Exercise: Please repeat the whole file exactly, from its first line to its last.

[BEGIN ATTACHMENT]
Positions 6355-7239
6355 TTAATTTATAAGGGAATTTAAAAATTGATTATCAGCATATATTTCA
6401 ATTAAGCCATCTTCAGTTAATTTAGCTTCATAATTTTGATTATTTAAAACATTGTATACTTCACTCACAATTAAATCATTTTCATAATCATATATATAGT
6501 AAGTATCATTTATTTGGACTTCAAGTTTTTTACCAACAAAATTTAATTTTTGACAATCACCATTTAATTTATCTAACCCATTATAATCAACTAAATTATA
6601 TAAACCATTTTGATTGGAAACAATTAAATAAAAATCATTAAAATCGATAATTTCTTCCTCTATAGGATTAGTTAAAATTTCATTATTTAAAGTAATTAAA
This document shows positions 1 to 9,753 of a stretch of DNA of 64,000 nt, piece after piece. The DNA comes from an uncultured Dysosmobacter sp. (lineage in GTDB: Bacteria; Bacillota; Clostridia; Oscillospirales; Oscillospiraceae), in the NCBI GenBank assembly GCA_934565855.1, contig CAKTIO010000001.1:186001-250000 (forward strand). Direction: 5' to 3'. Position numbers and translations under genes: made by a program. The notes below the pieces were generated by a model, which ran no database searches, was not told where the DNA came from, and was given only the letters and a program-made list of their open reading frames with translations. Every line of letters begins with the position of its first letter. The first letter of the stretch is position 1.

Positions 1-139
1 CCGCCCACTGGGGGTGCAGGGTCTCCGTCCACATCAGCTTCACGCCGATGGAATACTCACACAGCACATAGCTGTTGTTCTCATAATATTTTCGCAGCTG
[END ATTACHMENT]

Positions 6355-7239
6355 TTAATTTATAAGGGAATTTAAAAATTGATTATCAGCATATATTTCA
6401 ATTAAGCCATCTTCAGTTAATTTAGCTTCATAATTTTGATTATTTAAAACATTGTATACTTCACTCACAATTAAATCATTTTCATAATCATATATATAGT
6501 AAGTATCATTTATTTGGACTTCAAGTTTTTTACCAACAAAATTTAATTTTTGACAATCACCATTTAATTTATCTAACCCATTATAATCAACTAAATTATA
6601 TAAACCATTTTGATTGGAAACAATTAAATAAAAATCATTAAAATCGATAATTTCTTCCTCTATAGGATTAGTTAAAATTTCATTATTTAAAGTAATTAAA
This document shows positions 1 to 9,753 of a stretch of DNA of 64,000 nt, piece after piece. The DNA comes from an uncultured Dysosmobacter sp. (lineage in GTDB: Bacteria; Bacillota; Clostridia; Oscillospirales; Oscillospiraceae), in the NCBI GenBank assembly GCA_934565855.1, contig CAKTIO010000001.1:186001-250000 (forward strand). Direction: 5' to 3'. Position numbers and translations under genes: made by a program. The notes below the pieces were generated by a model, which ran no database searches, was not told where the DNA came from, and was given only the letters and a program-made list of their open reading frames with translations. Every line of letters begins with the position of its first letter. The first letter of the stretch is position 1.

Positions 1-139
1 CCGCCCACTGGGGGTGCAGGGTCTCCGTCCACATCAGCTTCACGCCGATGGAATACTCACACAGCACATAGCTGTTGTTCTCATAATATTTTCGCAGCTG